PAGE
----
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The ladies' gallery at Parliament

Audio file

Hear the poem 'In the ladies' gallery'.

The ladies' gallery was located opposite the Speaker, supposedly not to distract MPs when speaking. At least New Zealand women could sit out in the open. In Britain's House of Commons, women had to sit behind a grille because it was thought their presence would divert members from their proper business.

The position of the ladies' gallery did not stop politicians playing to the women above or turning their backs on the Speaker to direct their speeches to the gallery. Some MPs signalled to their wives and daughters from the floor of the House and vice versa. The gallery had its own rules, too. Women could knit and sew, and even today, MPs' spouses retain the long-standing right to knit, sew, embroider and darn.

There was a distinct pecking order among the women who sat in the ladies' gallery in the 19th century.


Up in the ladies' gallery
'Tis curious quite to see
The difference shown by ladies
To ladies of different degree,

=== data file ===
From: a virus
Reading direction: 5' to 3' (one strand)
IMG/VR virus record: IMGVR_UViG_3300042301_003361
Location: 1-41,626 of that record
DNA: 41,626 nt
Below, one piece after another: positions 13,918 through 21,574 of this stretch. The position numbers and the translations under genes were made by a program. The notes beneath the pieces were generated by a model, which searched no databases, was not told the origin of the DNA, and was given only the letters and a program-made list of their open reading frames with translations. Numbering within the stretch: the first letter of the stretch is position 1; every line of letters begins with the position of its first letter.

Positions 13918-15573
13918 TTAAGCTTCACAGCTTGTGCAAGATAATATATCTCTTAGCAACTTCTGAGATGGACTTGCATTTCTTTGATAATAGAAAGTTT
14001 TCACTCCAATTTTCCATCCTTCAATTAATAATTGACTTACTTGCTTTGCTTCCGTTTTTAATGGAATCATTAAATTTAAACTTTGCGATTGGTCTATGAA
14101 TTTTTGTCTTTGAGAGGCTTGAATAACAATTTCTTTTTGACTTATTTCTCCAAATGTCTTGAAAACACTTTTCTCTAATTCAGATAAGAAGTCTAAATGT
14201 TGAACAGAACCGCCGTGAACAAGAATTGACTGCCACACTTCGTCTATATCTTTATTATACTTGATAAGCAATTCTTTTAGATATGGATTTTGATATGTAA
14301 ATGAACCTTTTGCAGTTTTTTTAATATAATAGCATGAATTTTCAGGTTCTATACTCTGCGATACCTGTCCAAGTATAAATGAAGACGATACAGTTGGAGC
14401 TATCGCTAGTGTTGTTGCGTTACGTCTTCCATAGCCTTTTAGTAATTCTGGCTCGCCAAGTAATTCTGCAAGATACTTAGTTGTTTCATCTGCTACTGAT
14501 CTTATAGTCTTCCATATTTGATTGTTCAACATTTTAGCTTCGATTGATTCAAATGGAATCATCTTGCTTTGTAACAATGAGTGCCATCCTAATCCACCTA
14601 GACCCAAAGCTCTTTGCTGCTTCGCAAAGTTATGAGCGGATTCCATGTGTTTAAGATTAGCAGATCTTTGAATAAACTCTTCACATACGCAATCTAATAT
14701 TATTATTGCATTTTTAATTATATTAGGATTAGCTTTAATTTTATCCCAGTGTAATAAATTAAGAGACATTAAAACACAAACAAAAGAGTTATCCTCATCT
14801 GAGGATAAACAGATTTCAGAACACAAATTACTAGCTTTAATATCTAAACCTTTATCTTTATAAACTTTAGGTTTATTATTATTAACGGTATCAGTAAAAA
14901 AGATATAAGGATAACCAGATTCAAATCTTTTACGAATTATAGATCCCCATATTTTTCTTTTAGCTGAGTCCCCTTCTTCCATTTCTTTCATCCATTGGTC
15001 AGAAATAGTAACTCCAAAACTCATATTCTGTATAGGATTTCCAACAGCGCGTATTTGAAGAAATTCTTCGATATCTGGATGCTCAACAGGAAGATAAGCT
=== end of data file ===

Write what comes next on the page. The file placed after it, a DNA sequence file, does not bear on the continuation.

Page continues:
If you want a lesson in manners
And have half-an-hour to spare,
Go up to the ladies' gallery,
There are patterns of all sorts there.

They sit in a row, pretty creatures,
From la dame to the raw girl down,
From the plain looped-up black lustre,
to the sable trimmed velvet gown,
When you enter they eye you coldly,
With a fixed supercilious stare,
You will scarcely believe it, but really
The best of manners grow there.

Jackson Palmer cartoon

The well-known dandy Jackson Palmer, Member of Parliament (MP) for Waitemata, plays to the ladies' gallery in 1893.


Sound: Ministry for Culture and Heritage

Image: New Zealand Graphic, 23 September 1893

How to cite this page

The ladies' gallery at Parliament, URL:, (Manatū Taonga — Ministry for Culture and Heritage), updated